Analysis

COVID-19 A data perspective

COVID-19: A data perspective: Explore key economic trends and social challenges that arise as the COVID-19 situation evolves.

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All (17)

All (17) (0 to 10 of 17 results)

  • Journals and periodicals: 81-599-X
    Geography: Canada
    Description:

    The fact sheets in this series provide an "at-a-glance" overview of particular aspects of education in Canada and summarize key data trends in selected tables published as part of the Pan-Canadian Education Indicators Program (PCEIP).

    The PCEIP mission is to publish a set of statistical measures on education systems in Canada for policy makers, practitioners and the general public to monitor the performance of education systems across jurisdictions and over time. PCEIP is a joint venture of Statistics Canada and the Council of Ministers of Education, Canada (CMEC).

    Release date: 2019-07-05

  • Articles and reports: 82-003-X201100111404
    Geography: Canada
    Description:

    This study assesses three child-reported parenting behaviour scales (nurturance, rejection and monitoring) in the National Longitudinal Survey of Children and Youth.

    Release date: 2011-02-16

  • Articles and reports: 82-003-X201000411363
    Geography: Canada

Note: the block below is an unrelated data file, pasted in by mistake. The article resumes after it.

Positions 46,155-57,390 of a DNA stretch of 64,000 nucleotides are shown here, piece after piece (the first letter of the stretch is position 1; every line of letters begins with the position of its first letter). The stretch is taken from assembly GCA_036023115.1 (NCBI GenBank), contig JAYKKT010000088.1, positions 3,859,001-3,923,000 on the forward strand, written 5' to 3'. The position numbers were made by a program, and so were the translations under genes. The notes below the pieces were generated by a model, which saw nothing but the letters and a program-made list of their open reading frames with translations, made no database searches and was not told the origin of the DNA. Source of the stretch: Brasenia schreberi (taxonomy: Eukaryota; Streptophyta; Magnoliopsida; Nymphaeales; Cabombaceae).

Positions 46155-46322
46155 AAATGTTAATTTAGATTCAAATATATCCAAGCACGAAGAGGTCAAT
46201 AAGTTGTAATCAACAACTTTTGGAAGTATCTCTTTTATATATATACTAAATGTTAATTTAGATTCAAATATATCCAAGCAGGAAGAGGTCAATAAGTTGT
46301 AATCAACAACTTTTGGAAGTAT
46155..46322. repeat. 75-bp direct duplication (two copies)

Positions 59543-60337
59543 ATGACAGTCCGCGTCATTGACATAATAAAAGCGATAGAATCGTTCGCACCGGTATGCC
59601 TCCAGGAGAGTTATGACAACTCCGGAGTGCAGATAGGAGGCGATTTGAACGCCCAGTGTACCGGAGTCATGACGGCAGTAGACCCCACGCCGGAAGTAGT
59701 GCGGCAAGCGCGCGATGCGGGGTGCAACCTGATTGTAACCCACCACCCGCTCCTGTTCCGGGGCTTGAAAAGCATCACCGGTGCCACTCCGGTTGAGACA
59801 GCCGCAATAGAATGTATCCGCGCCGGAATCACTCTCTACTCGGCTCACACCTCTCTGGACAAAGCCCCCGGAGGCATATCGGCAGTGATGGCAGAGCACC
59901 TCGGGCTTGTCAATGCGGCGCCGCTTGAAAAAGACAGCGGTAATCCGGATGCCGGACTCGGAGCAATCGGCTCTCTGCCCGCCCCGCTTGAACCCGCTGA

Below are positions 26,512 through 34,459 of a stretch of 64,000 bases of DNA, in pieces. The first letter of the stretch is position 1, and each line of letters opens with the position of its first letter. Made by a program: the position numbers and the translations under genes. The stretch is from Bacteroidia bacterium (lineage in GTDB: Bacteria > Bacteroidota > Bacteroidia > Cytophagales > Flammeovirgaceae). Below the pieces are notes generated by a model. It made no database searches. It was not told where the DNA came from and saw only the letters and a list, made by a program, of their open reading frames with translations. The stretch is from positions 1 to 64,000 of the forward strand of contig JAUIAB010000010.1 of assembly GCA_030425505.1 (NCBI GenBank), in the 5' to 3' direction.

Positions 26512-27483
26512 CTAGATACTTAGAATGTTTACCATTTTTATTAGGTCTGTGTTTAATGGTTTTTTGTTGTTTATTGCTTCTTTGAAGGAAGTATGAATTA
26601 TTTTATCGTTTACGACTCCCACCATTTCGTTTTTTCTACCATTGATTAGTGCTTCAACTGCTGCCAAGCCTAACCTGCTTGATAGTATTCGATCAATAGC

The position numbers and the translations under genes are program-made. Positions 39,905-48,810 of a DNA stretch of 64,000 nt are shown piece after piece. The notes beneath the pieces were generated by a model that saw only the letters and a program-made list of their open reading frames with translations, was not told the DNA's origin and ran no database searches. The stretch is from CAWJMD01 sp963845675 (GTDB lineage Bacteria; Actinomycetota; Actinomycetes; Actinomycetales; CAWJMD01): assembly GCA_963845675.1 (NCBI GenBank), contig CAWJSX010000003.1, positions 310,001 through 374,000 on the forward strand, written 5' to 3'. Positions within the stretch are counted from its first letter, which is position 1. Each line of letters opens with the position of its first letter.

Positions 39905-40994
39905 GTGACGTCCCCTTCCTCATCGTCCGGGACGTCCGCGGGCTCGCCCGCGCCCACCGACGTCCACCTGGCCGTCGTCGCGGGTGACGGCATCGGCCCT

Description:

    Associations between asthma severity and standardized and parent-reported measures of school functioning are examined, based on a cross-sectional sample of school-aged children from the the third cycle (1998/1999) of the National Longitudinal Survey of Children and Youth.

    Release date: 2010-11-17

  • Articles and reports: 82-003-X201000411364
    Geography: Canada
    Description:

    This article uses data from the National Longitudinal Survey of Children and Youth to trace trends in the prevalence of upper respiratory infections, ear infections and asthma among young children from 1994/1995 to 2008/2009.

    Release date: 2010-11-17

  • Articles and reports: 82-003-X201000211234
    Geography: Canada
    Description:

    This article evaluates the parent-reported Hyperactivity/Inattention Subscale of the National Longitudinal Survey of Children and Youth with data from cycle 1 (1994/1995) of the survey.

    Release date: 2010-06-16

  • Articles and reports: 89-599-M2009006
    Geography: Canada
    Description:

    This study used data from the National Longitudinal Survey of Children and Youth (NLSCY) to provide a picture of Canadian 9-year-old children at the transition between the primary grades and the junior grades in school. The children varied widely in their academic achievement, and some of these variations were linked to their gender, their family income level, and their province of residence. Marked differences were also found in the education environments of children, linked most consistently to family income levels. These education environments were not linked to academic success as measured by mathematics achievement at school. Academic achievement at age 9 was significantly related to school readiness four years earlier.